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We do a lot of food styling around here for brands looking for craveable custom content. But no matter how delectable our brands’ products are, food styling takes dedication to details, and a creative approach.

Five minutes on Instagram should convince you of this: You know the pho at the place down the street is incredible. But the muddy, user-generated photos on Instagram are often enough to put you on a pho fast forever.

You want your food photos for social to be tempting and attractive. Here are our Top 5 Tips for Food Styling for pros and hobby bloggers alike:

Tell a Story

Storytelling shots have started to take center stage, making use of creative lighting and props. The fun challenge for food photographers is trying to capture the behind-the-scenes of the product: The artful expression of where the raw ingredients come from, and who’s hands are taking the time to pluck it from the ground. screen-shot-2017-03-22-at-9-21-10-am

 

Add Movement

  • Allow food to spill over naturally: Getting a bit messy helps add movement and life to your photographs.
  • Motion Blur: Though it is often related to poor lighting or inferior technique, motion blur can illustrate dynamic energy when used with purpose.
  • Visual flow: This is one we all know well, but is still worth mentioning. “Repeating elements can establish rhythm and build momentum to carry the eye from one point to the next. And progressive gradations – of color, of size, of light, of shape – are especially powerful in gently coaxing the eye through a photograph,” says photographer Sarah Wilkerson.

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Include Texture

  • Parchment Paper: Add texture to plates: Lining plates with parchment or baking paper helps to add visual interest and soften the lines of your plates.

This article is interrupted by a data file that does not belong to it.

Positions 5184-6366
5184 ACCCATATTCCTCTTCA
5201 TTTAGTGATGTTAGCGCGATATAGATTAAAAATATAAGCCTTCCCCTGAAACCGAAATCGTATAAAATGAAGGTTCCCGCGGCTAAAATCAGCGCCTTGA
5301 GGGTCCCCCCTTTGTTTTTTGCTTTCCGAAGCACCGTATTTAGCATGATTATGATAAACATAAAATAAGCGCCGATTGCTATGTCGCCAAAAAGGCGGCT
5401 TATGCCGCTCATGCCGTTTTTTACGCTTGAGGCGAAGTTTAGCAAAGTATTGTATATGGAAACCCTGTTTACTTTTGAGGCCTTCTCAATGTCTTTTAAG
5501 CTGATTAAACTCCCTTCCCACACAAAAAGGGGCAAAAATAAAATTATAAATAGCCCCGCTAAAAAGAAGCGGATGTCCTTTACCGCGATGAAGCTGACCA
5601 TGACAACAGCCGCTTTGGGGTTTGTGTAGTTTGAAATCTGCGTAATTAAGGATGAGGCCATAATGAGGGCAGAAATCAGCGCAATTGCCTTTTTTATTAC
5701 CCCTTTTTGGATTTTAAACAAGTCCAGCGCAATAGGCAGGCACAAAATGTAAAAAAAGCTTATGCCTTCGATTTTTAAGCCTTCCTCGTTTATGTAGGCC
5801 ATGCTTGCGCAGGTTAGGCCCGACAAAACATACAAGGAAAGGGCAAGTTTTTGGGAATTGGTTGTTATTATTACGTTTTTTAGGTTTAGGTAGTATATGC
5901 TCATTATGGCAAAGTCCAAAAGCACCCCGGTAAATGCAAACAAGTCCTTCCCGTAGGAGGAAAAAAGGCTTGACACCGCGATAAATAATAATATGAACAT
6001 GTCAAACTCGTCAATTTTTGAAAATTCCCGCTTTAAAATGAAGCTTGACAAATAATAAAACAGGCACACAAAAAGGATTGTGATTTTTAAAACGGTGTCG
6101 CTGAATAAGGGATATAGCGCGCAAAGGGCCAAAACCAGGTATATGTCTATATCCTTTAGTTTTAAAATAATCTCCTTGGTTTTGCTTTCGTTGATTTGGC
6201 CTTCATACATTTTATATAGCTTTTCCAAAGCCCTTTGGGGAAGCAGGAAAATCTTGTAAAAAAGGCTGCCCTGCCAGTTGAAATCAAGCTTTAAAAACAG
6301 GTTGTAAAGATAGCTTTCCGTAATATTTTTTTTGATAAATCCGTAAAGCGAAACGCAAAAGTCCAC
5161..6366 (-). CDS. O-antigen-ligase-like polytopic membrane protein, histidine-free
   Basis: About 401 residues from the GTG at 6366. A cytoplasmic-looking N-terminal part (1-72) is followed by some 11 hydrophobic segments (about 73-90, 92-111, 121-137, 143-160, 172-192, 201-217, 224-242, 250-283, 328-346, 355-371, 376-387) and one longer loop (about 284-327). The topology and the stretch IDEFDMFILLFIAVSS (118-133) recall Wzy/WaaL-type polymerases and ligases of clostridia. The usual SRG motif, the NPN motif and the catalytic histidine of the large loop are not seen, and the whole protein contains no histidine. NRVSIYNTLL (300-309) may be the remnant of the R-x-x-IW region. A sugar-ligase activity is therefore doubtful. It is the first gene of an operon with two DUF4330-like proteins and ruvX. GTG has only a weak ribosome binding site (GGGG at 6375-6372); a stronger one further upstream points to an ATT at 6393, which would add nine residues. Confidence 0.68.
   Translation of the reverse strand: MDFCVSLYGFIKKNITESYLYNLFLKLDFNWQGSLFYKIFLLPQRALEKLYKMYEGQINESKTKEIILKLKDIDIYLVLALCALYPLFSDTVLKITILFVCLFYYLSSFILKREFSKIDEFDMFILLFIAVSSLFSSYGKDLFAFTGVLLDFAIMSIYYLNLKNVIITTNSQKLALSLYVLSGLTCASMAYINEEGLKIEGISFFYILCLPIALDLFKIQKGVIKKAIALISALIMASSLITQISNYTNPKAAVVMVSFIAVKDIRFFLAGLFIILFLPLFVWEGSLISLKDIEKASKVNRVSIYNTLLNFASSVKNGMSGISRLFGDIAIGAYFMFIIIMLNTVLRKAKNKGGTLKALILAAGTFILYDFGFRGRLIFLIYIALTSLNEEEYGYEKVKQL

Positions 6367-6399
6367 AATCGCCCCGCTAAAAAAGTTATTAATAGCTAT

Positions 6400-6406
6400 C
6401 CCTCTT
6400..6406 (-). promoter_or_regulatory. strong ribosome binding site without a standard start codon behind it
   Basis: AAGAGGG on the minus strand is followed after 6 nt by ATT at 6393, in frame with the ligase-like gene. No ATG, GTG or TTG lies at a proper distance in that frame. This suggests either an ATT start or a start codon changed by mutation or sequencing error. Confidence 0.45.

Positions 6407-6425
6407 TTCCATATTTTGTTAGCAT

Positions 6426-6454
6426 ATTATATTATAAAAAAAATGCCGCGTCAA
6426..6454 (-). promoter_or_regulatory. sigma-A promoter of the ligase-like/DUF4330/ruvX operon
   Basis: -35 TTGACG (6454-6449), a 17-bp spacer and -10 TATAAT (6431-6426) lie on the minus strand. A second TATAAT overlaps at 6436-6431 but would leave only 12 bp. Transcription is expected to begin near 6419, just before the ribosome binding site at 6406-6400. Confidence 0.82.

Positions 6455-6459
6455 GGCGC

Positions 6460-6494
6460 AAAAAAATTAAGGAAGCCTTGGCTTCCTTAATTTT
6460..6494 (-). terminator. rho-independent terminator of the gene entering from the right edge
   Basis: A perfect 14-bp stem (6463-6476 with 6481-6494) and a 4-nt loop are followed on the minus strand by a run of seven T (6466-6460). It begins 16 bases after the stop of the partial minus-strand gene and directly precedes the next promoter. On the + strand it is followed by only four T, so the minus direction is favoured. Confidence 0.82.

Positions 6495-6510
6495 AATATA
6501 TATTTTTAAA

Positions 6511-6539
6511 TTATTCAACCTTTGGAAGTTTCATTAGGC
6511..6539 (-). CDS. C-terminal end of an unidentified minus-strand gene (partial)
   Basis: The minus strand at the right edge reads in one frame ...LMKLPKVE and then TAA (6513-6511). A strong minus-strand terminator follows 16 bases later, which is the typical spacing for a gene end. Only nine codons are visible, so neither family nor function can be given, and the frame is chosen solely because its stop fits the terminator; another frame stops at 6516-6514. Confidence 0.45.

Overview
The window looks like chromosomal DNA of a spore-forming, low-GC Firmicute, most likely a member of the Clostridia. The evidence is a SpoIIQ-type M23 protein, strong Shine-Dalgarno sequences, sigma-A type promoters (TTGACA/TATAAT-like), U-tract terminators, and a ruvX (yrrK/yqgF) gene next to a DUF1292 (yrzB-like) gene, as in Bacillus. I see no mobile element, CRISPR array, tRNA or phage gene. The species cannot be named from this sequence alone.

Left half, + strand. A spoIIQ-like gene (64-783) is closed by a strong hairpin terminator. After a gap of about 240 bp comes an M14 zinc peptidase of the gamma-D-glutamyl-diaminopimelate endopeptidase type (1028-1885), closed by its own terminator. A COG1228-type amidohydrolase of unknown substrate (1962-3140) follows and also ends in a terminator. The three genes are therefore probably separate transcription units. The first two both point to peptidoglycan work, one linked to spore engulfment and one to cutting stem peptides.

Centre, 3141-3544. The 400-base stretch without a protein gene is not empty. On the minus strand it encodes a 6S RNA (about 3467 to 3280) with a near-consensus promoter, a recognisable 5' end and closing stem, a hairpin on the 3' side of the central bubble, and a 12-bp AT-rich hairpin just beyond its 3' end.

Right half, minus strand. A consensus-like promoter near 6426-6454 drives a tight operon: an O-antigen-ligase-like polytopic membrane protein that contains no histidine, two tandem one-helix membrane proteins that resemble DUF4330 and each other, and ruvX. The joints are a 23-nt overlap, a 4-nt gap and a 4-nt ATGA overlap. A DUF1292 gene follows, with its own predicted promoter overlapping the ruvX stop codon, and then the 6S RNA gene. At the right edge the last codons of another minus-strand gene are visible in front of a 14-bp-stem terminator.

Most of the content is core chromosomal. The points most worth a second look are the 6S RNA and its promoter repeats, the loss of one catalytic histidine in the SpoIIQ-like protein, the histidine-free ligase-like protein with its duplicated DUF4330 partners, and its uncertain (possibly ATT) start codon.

• Floors: Need a better backdrop? Try looking down: Cement, wood, tiles, burlap, and carpets.
  • Ingredients: Mix up your toppings! Pay attention to their size, cut and color. screen-shot-2017-03-22-at-9-25-04-am

 

Add Reality

  • Dig in and reshoot: Once you have a beauty shot of the whole dish, eat or serve some out and then take another shot. Often a half-finished plate is more appetizing than the original whole.
  • Break some cookies: Cut the steak! This illustrates that someone has already dug in and enjoyed this, and so can you. Messy can work just as effectively as keeping it clean. Just don’t overdo it.
  • Add people: Sure this seems obvious, but in can help incorporate motion, interest and realism. Next time, throw in a few friendly models to eat your meal while you take your overhead shot.

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Consider Color — Not Necessarily Taste

  • Kitchen Bouquet: Thin some out with water, brush or lightly spray on over the lighter area of the food.
  • Soy sauce: This usually has a more yellow hue (great for toast and browning).
  • Angostura Bitters: Gives a nice amber color.
  • Paint Brush: Food can start to look dried-out. Have a bowl of sauce or your preferred coloring agent to freshen up the goods during your shoot.

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Jason Cormier

Jason Cormier

As co-founding Partner of Room 214, Jason is dedicated to helping people and companies grow and innovate. He is a best-selling author of Transformative Digital Marketing, is on HubSpot's Global Partner Advisory Council and serves as a mentor for social entrepreneurs at Watson University. He believes in acting out of love instead of fear, connected leadership and open book management.
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